Two months after Kovalev’s successful excursion to Wales, a new addition to the Klimas family of fighters, Vasiliy Lomachenko, arguably the greatest amateur fighter ever, made his pro debut in Las Vegas. Having ties to both Kovalev and Lomachenko, a Ukrainian, gave Klimas enormous leverage in signing more amateur standouts from the former Soviet bloc. Indeed, he didn’t have to seek them out; they came to him.

According to an informal survey by veteran boxing writer Ken Hissner, by February of 2017 Klimas was managing or co-managing 15 boxers, five from the Ukraine, four from Russia, three from Kazakhstan, two from Lithuania, and one from the Republic of Georgia. The list included future light heavyweight champion Oleksandr Gvozdyk and rising welterweight star Egidijus Kavaliauskas, but not Oleksandr Usyk, Lomachenko’s amateur teammate, who would come on board later.

In 2018, Usyk unified the cruiserweight title, acquiring all four meaningful belts. He was the consensus 2018 Fighter of the Year, an honor widely accorded Lomachenko in 2017. And for the second straight year, the Boxing Writers Association of America named Egis Klimas the Manager of the Year.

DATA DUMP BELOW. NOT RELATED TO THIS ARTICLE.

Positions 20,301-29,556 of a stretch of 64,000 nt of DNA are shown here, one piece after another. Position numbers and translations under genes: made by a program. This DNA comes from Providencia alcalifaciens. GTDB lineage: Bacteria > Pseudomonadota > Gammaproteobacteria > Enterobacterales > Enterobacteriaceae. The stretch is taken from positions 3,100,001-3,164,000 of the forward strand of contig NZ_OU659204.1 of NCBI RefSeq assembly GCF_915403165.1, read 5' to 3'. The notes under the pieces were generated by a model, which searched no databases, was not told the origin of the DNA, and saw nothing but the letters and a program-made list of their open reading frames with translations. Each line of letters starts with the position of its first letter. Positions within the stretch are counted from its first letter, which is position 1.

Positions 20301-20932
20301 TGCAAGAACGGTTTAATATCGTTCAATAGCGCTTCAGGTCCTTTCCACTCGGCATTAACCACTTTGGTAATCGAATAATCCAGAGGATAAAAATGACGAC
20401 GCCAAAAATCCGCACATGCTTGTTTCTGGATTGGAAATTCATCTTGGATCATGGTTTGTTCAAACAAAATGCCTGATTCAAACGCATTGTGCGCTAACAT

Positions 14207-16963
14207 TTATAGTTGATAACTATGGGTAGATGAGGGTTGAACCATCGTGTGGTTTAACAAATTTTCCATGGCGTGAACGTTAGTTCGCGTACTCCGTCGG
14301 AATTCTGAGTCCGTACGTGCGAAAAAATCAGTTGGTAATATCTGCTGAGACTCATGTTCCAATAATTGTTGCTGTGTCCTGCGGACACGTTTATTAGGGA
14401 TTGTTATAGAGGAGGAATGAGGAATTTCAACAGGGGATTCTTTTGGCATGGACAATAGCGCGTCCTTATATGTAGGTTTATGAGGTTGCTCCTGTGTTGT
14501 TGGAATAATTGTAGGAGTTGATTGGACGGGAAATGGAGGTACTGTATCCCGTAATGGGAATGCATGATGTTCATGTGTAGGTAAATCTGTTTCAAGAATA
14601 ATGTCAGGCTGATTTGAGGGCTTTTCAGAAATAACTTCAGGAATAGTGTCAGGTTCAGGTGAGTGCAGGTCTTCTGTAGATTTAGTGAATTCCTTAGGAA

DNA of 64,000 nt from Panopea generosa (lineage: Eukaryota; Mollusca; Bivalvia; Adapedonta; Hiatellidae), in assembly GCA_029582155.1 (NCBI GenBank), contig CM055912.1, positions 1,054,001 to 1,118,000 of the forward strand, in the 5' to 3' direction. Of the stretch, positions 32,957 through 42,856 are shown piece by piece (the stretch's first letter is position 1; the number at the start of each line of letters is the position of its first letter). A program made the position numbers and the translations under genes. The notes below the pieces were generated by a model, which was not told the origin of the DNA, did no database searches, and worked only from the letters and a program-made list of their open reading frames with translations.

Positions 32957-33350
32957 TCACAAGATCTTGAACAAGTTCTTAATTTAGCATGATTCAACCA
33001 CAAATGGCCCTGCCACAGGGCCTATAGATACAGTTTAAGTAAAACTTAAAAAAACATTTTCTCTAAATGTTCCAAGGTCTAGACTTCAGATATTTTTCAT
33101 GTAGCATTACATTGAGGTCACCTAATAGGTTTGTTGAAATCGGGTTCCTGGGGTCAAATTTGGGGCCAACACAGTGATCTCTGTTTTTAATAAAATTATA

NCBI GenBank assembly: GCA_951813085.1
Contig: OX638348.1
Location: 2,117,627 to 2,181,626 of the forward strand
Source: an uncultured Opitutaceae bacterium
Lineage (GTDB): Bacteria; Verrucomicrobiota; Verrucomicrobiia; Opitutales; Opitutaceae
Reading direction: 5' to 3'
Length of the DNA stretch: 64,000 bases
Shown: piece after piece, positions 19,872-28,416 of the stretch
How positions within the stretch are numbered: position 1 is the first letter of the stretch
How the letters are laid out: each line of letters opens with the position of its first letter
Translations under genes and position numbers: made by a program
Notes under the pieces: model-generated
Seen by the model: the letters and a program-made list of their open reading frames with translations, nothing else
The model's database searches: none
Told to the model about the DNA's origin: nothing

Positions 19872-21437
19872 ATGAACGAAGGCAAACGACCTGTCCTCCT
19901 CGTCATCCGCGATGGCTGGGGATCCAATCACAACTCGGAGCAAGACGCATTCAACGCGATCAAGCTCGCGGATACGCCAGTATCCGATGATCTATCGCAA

Klimas has three fighters on the undercard of Saturday’s show. They are junior middleweight Bakhram Murtazaliev (14-0) from Russia, welterweight Enriko Gogokhia (9-0) from Georgia, and middleweight Janibek Alimkhanuly (4-0) from Kazakhstan. All are expected to win and then Klimas will keep his fingers crossed that Kovalev makes it a clean sweep.

Photo credit: Craig Bennett / Main Events

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Avila Perspective, Chap. 116: Three Days of the Condor

David A. Avila

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Every year it happens.

Some of the best fights are made at the end of the year.

Three consecutive days of high-level prizefighting begin in Los Angeles, move to London and return to Dallas, Texas. I tagged it Three Days of the Condor in honor of the great spy movie of the 70s starring Robert Redford.

Here’s what is coming: